On Father's Day, ski star Bode Miller honors the man behind his success

Friday June 19th, 2015

Aspiring winter athletes across the country and around the world look up to Bode Miller. They do so with good reason; with six medals to his name, Miller is the most decorated male Olympic skier in U.S. history. But it was a long climb to that pinnacle. Years ago, before the medals and acclaim, Bode was a little boy in New Hampshire who looked up to his father, Woody. Now a father himself, Miller tries to model some aspects of his own life after his father’s.

In New York City last Monday, Miller had a chance to recognize that inspiration at a Father’s Day-week event sponsored by tequila company Jose Cuervo. After Bode presented Woody with a bottle of Jose Cuervo Reserva de Familia, father and son spent time flipping between reminiscences of the best and worst moments of Bode's career, which he identified as the combined run in the 2003 world championships in St. Moritz and the 2014 World Cup downhill in Kitzbuehel Austria, respectively. He spoke about his fitness, his future skiing plans and plenty of other topics that reporters brought up. The subject Body spoke about most enthusiastically, though, was his relationship with his father.   

“His decision of how and where to raise his family and the belief system he lives by are partly what I’m honoring him for,” Bode said. “You can tell your kids what to do and what to think, but showing it and living it is the only way to translate any real message.”

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Living in the woods of New Hampshire, Woody and Bode’s mother, Jo Kenney, homeschooled Bode and his siblings. When the kids weren’t in the books, Woody had them outside, learning all kinds of lessons, the kind that Bode would take with him into adulthood as well as all the way to the top of U.S. skiing.

“Some of the biggest things that I picked up from my dad were the values of patience and hard work,” Bode said. ”He was always doing something. He was always really imaginative. He believed he could do things that seemed impossible to me as a little kid, things he probably didn’t even know if he could accomplish.”

If that sounds familiar, it should. One does not become an Olympic skier without patience and hard work. One does not reach the apex of Olympic skiing without self-belief, imagination and a tremendous motor. These are all traits that the father and son Miller share.

“It takes long to get good at something. You can’t look for immediate results in anything that matters. I was abundantly aware of that from a young age,” Bode said. “I wasn’t concerned that I wasn’t as good as some of the other kids right then because I knew if I used my brain and the skills that I had, I could get to want to go in the long run. That approach has come to fit a lot of different parts of my life, including skiing. That’s all from him.”

The commitment and attention that Woody showed Bode as a child taught the junior Miller more lessons than he realized; some of Woody’s wisdom has only recently taken hold as Bode acclimates himself to fatherhood.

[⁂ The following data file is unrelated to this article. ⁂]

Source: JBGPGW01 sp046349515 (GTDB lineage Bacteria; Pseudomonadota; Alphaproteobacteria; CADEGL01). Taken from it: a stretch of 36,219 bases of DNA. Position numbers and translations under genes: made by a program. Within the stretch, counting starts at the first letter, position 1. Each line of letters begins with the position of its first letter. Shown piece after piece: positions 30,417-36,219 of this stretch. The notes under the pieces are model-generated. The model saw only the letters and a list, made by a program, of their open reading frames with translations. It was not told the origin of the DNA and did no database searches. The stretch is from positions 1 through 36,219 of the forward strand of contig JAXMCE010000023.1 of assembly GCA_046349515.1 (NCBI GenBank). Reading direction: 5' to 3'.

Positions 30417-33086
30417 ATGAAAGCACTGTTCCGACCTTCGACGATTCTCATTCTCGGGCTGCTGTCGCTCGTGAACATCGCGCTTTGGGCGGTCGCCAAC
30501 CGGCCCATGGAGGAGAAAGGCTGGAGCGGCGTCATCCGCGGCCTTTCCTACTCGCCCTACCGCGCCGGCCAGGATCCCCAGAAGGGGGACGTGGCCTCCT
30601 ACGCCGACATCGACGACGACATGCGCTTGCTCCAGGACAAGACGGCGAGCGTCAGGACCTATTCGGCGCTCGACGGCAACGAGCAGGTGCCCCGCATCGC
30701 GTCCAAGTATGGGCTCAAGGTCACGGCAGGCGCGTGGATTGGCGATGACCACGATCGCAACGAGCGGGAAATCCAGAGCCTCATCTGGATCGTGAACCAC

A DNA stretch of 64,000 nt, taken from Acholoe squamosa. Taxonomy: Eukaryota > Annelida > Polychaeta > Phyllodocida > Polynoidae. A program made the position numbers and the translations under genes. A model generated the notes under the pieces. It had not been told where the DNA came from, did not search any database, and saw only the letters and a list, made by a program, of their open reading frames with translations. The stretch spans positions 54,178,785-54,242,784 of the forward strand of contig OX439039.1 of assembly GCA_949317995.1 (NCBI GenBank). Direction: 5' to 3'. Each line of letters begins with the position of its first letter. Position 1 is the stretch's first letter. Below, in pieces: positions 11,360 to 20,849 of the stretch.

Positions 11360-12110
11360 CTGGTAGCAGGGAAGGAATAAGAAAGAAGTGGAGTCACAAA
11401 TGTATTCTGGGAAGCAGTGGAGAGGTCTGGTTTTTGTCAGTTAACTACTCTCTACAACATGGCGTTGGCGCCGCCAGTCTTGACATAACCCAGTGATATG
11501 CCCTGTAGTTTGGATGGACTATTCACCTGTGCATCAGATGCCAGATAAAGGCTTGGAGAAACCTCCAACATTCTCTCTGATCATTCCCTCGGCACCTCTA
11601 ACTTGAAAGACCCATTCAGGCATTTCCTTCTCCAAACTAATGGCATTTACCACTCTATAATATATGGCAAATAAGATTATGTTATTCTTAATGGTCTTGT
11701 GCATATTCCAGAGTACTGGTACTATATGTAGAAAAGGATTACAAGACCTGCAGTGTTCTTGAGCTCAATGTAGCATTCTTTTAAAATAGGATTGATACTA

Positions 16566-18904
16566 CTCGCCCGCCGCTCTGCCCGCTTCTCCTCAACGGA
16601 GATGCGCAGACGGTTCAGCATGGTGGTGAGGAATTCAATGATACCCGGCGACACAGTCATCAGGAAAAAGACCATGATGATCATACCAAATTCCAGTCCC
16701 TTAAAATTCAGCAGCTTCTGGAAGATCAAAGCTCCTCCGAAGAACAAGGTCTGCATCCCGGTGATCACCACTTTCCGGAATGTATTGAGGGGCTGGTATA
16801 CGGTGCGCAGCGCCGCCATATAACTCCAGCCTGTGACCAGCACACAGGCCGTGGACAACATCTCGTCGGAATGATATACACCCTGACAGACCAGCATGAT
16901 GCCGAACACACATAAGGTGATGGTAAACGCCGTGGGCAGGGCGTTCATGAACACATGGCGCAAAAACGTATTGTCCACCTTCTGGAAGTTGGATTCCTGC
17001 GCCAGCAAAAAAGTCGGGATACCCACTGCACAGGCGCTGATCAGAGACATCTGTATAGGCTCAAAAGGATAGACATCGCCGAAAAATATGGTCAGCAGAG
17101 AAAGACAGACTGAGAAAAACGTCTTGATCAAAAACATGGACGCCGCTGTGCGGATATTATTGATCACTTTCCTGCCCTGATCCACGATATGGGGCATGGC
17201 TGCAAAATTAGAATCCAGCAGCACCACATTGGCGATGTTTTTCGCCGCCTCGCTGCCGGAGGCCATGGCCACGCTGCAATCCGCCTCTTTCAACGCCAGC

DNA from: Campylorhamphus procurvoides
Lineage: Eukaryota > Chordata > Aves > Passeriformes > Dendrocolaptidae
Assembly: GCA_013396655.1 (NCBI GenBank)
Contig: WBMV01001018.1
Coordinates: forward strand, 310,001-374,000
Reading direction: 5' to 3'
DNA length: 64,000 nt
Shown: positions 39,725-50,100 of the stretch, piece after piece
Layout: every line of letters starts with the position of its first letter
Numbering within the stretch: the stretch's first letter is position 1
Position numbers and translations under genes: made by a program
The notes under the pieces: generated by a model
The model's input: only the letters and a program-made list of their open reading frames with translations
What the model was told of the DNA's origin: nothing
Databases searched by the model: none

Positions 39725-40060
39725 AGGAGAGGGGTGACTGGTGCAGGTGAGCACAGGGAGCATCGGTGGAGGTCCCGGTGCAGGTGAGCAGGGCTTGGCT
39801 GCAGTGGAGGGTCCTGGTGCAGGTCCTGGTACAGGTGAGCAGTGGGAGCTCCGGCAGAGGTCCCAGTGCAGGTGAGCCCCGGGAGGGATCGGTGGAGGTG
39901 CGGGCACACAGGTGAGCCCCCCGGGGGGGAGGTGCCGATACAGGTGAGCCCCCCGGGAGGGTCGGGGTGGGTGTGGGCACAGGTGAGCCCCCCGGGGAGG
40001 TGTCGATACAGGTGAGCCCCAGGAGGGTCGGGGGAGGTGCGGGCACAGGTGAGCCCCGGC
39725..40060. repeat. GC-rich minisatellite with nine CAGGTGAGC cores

“I refer back to interactions with my father pretty regularly when I look at how I am trying to be a parent and the way I interact with my kids,” Bode said. “I think there is a huge amount of value I’m getting out of that, now that I’m a father.”

The New York cameo held extra significance to Woody, who doesn’t get to see his son or grandchildren as often as he would like. Woody still lives in New Hampshire; Bode and his family reside in California. But the distance has done nothing to shake the bond that was forged in those New England woods almost four decades ago.

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“You see it all the time. Priorities change and families drift apart, and people look back on their relationships with their parents and have regrets as they get older and you start to worry about them passing away, but it’s a natural part of life,” Bode said. ”The great thing about my upbringing was that I wasn’t raised that way. We try to make time for each other and maintain the relationship, but I don’t stress about it, and I don’t feel like they stress about it either. That’s makes it much easier to enjoy the time we do have together. That’s important, because it is a challenge.”

Woody Miller told a story of listening to an interview of Bode in which he spoke about his perspective of humans as animals. He said that, while it wasn’t something that he’d tried to pass on to Bode, that perspective of human beings was his originally.

“For me I think it’s just about being opportunistic. When something like this La Familia presentation comes along, it’s a great chance to spend time together,” Woody said. “When he comes to New Hampshire, we play tennis doubles together. I just cherish all the time that we spend together.”

That time together—with both of his parents—is what formed the foundation for Bode Miller's success. Now it's also the foundation for his own family, as the son goes forth with children of his own. 

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